I started doing research when I was a sophomore in college. Scared and uneasy, I reluctantly agreed to a project I knew nothing about but had a strong interest in. As I’ve progressed as a researcher, I realize that’s what science is: embarking on projects that you don’t always understand but have a passion for. Despite realizing that the driving force behind science is the quest for new knowledge, I have always struggled to feel adequate or feel as though I am qualified to do the work I am interested in. Therefore when I was given the opportunity to present my research at the Society of Integrative and Comparative Biology conference in Austin, TX, I immediately questioned my qualifications to be there. Would I be able to answer questions? Would I know enough about my project? Would I be smart enough? I decided that I wouldn’t let my fear ruin the opportunity to have a new opportunity and meet people who are in a field of research that I am incredibly passionate about.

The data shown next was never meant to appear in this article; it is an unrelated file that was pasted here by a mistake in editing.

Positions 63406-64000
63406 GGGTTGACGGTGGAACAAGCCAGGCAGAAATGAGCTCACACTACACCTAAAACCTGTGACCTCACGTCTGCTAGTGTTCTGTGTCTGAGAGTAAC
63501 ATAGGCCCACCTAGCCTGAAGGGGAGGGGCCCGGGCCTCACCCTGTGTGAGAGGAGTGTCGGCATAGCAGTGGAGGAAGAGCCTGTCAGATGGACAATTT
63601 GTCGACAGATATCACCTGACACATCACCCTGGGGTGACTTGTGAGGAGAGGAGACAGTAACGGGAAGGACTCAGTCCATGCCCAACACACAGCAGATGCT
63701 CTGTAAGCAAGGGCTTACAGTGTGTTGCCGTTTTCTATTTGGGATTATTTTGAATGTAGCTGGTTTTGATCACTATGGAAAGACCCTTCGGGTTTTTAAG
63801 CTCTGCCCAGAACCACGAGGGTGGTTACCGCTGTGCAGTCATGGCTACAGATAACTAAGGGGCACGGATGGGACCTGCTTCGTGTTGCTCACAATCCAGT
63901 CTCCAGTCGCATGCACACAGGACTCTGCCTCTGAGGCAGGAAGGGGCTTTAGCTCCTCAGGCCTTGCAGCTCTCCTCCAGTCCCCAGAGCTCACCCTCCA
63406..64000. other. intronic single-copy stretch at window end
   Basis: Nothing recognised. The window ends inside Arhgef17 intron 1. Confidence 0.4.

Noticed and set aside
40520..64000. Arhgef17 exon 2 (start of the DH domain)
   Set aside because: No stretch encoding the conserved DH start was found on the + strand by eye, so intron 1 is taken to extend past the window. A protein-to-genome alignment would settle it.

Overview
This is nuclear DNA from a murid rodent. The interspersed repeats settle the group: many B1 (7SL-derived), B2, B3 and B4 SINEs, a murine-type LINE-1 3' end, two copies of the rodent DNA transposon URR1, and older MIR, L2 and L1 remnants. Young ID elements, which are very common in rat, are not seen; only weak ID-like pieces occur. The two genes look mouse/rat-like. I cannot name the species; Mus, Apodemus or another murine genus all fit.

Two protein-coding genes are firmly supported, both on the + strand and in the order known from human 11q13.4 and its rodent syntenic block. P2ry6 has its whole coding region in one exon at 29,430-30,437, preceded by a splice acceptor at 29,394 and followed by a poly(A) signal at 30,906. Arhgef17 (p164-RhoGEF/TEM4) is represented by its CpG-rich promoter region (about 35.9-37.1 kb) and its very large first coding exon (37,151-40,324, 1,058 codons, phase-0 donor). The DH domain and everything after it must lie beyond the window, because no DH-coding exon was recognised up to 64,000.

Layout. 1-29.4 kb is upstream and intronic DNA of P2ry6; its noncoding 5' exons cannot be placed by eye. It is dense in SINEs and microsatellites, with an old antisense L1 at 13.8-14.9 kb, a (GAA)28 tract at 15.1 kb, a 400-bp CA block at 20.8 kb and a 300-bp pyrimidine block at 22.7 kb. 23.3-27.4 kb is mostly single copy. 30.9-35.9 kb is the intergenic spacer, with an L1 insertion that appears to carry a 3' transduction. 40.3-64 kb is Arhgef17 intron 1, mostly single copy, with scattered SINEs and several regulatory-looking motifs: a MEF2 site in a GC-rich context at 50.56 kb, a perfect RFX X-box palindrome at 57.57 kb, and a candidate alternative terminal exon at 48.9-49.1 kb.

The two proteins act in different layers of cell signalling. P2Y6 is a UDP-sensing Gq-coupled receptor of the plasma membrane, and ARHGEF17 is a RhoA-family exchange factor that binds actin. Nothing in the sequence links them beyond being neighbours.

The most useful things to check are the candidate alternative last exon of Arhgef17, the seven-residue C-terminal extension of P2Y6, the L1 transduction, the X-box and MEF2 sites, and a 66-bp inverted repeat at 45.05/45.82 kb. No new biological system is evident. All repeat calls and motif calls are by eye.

After months of planning, finally it was time for the conference. After attending the plenary session and initial meet-and-greet I instantly knew I was wrong. Though this was a professional conference full of many big names in the field, everyone was incredibly supportive and provided great feedback to my project. After days attending different sessions and lectures about great topics that ranged from impacts of climate change to neuroanatomy to evolution, suddenly it was my turn to present. I was incredibly nervous. Though I knew the people I had already met were very kind, I was afraid that I would forget something about my project or get a question I wouldn’t be able to answer or otherwise embarrass myself. Before the session even started, I was peppered with questions by someone who had camped out beside my poster and waited for me to arrive. The rest of the poster session went about the same, with people occasionally lining up to hear me talk about the validity of the Pcrit in the mayfly Neocloeon triangulifer. In the two hours that the poster session was on, I didn’t have a single second alone at my poster. This filled me with so much inspiration as I realized that the work that I am doing is interesting to people other than myself. Further, in the time that I was speaking I did occasionally forget what I was saying or not know the answer to a question, but I soon realized- that’s okay! No one knows everything and I can use the questions and comments that I received to further my research. Overall, I am incredibly thankful that I received funding from the Enrichment Fund to allow me to go on this trip. I feel as though I now believe in myself and my ability as a presenter, researcher and scientist.